Machine learning, artificial intelligence and Autonomous services will require less human intervention in protecting enterprise infrastructure in the near future.
Akshay Aggarwal, Director, Solution Specialist, Oracle India tells Brian Pereira how cyber security is evolving. And no, this is not straight out of a science fiction movie. All this is reality today.
DC: The volume of security breaches is so high that it is not possible for humans to monitor and contain every single attack. Even current defense mechanisms may be inadequate. What role do you see artificial intelligence playing here?
Akshay Aggarwal: As you know, data breaches are on the rise and we read about them every day in the media. These are mega breaches that steal hundreds and thousands of records. In a typical attack millions or billions of accounts are compromised. And people are wondering how they should secure their organisations.
In the cloud era, where more infrastructure is moving to the (public) cloud, you have to believe that those clouds are secure enough to take care of your information.
The traditional mechanism that companies used to have is, they used to run a security operation centre, with many people doing manual analysis of the alerts that they were getting. That is probably not enough in today’s world. That’s where, when we talk about cyber security, AI is actually helping in a big way.
AI has been around for ages, but I think cloud has made it a reality by way of providing machine learning to our benefit; machine learning is able to apply a lot of these algorithms on top of tons of data which is coming into the cloud and leverage that to the advantage, to do lot of correlations of that data and make it more business useable. I think you cannot continue to use just people to manage these security threats and we need systems to do that, and these systems need to be powerful enough and use the latest technologies like AI and ML (machine learning) to our advantage to provide the right kind of coverage that is required.
DC: So how will AI & ML actually transform the security landscape? What is the opportunity for Oracle? What are the challenges for customers and how are you helping out?
Akshay Aggarwal: The biggest challenge today is that customers do not have enough people or skilled resources to run a big security operations centre. Obviously, you want to secure your environment but most organisations will never have enough budget for a large security operations centre, with plenty of highly qualified people, who have the capabilities for analysing sophisticated threats. So that’s where automation is helping us, because cloud actually gives you that scale that is required. It actually provides a mechanism where you can ingest lot of data into a big data repository; with AI and ML you are able to run lot of these algorithms on top of that data which is going into that repository, and make it more variable.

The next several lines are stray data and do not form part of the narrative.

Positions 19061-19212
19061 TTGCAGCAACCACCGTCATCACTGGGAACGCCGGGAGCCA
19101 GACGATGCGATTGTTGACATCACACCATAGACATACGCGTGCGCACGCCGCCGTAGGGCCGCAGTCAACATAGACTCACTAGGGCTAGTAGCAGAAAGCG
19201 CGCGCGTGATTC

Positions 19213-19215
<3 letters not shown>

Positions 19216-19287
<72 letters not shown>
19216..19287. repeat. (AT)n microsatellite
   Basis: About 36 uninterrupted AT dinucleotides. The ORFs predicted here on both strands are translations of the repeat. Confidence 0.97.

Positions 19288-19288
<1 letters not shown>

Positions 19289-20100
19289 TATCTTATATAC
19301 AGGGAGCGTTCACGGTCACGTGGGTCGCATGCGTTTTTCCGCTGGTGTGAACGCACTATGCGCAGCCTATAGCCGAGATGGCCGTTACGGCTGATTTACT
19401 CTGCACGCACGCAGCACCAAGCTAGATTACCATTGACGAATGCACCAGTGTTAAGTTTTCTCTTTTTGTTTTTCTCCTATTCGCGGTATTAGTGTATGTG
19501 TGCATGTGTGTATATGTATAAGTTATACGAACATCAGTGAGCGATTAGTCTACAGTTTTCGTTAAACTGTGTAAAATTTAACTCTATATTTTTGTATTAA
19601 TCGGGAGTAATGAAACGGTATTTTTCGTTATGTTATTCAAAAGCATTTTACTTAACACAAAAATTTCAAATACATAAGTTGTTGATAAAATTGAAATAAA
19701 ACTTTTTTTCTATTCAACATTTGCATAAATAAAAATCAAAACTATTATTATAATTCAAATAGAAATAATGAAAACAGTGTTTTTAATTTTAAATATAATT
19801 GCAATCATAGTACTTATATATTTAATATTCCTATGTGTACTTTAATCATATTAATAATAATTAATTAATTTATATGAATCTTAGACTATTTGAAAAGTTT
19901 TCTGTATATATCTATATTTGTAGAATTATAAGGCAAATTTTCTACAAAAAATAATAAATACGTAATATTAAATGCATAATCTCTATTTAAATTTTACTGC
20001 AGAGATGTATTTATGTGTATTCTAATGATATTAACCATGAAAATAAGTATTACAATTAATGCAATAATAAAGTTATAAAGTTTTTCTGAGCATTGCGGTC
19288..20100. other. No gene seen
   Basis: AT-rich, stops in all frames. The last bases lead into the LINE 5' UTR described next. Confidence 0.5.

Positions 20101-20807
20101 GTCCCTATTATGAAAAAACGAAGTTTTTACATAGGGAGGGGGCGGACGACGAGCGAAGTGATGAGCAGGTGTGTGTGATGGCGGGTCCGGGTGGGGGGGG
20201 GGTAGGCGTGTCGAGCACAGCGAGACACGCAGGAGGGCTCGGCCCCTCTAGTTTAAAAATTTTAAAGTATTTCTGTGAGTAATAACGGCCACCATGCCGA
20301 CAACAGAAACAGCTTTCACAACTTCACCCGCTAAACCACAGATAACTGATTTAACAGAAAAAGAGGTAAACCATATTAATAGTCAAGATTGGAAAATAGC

To give you an example, one of our customers told us they receive thousands of alerts on a daily basis and many of those are false positives. The biggest issue is we do not know whether a false positive is malicious in nature or not, because systems are throwing up these false positives. They said it was becoming extremely difficult for their team to manage that. So we took a chunk of that data, around 11 million alerts from them. Leveraging our cloud based cyber defense system we were able to do some pattern detection and also able to apply the correlations and convert that into a meaningful 300-odd actionable insights, and made it available to them. So, instead of looking at 11 million records you are now working on something which is more business friendly, which makes more business sense, and you have only 300 insights because it was able to do that correlation and say, now these 300 are the ones which are of different nature. Then people can look into these in a better way and can take actions on it.
The way to secure our data, the way to prevent data theft is more automation. And we need a cyber defense system that automatically detects vulnerabilities and attacks.
— Larry Ellison, CTO & Founder, Oracle
DC: Why is Identity management and protection becoming so important for organisations today?
Akshay Aggarwal: We are trying to bring in an identity context to it because when the perimeter is moved from the traditional data centre there is no real perimeter anymore as the systems are running all over the globe. Identity is the only perimeter that organisations look at protecting. Because it is the identity which people are actually debating to add to their advantage; misusing that identity to name the data that they are looking for.